CHICAGO (CBS) — The Nobel Prize — it’s given to the smartest money minds in the world, and another Chicago professor got the call Monday morning.

Prof. Richard Thaler from the University of Chicago was awarded the 2017 Nobel Prize in economics.

“My cell phone rang at 4 in the morning and it said ‘Sweden’ on the phone, so I had a pretty good idea what that might be,” Thaler said. “I’m happy it happened, and I’m happy I’m young enough to enjoy it.”

Prof. Thaler is being honored for his contributions to behavioral economics, and his ability to create “easy-to-understand scenarios that show how human behavior often contradicts traditional economic logic.”

Thaler explained it best in his cameo appearance in the movie ‘The Big Short,’ when singer Selena Gomez is on a winning streak, and believes she can’t lose.

“In basketball it’s called the hot-hand fallacy. A player makes a bunch of shots in a row. People are sure they’re going to make the next one. People think whatever’s happening now is going to continue to happen into the future. During the real estate boom, the markets were going up and up and people thought they would never go down.”

Prof. Thaler is now one of 90 scholars from the University of Chicago to have been honored with Nobel Prizes, and among the 29 who have received the Nobel Memorial Prize in Economics.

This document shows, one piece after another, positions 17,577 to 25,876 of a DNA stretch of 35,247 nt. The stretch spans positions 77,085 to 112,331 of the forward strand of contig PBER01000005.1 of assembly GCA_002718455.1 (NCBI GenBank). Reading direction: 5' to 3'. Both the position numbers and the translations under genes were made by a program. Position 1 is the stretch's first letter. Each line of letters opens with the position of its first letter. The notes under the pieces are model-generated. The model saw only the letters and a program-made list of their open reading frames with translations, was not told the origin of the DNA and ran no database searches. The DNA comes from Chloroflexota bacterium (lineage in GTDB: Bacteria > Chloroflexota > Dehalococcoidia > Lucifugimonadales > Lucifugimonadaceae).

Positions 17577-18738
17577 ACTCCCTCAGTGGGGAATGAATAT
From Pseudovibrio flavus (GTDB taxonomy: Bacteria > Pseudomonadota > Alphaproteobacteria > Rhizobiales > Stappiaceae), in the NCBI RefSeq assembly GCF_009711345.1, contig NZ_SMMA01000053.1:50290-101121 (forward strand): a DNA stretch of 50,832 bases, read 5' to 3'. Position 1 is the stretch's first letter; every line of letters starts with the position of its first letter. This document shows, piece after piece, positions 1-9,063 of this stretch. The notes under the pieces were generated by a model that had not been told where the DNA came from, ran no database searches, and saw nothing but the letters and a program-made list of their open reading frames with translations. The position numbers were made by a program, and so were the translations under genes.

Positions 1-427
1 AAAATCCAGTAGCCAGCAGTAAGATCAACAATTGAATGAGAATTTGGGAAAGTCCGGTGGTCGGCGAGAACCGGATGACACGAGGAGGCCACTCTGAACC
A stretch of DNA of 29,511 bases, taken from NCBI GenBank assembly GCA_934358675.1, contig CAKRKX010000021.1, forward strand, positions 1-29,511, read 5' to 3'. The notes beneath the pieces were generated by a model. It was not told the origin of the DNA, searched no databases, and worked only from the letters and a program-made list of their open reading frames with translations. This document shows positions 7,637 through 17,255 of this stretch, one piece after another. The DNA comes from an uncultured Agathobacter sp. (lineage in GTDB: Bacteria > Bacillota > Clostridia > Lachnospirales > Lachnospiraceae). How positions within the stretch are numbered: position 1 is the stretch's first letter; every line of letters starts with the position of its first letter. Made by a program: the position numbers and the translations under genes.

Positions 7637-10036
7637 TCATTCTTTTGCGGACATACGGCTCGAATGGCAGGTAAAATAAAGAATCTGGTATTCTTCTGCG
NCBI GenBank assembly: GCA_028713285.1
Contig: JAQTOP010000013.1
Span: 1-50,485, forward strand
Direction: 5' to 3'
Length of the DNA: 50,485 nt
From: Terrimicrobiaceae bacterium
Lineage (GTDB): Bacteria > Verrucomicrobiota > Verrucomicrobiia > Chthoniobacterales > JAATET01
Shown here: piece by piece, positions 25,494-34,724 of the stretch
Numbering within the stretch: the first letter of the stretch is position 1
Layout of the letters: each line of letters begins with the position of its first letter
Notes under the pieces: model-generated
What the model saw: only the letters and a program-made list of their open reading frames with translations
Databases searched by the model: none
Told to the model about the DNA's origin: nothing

“Richard’s original, broadly influential and paradigm-defining work has richly earned this recognition,” the university’s president Robert J. Zimmer wrote in a message to the UChicago community. “We look forward to celebrating Richard’s work and his place in the distinguished legacy of eminent economics research at the University of Chicago.”

Winners of the Nobel Prize also receive a check for $1 million.

“What am I going to do with the money? Anytime I spend any money that’s really fun, I’m going to say ‘that came from the Noble Prize,'” the professor said, smiling, during a news conference Monday.

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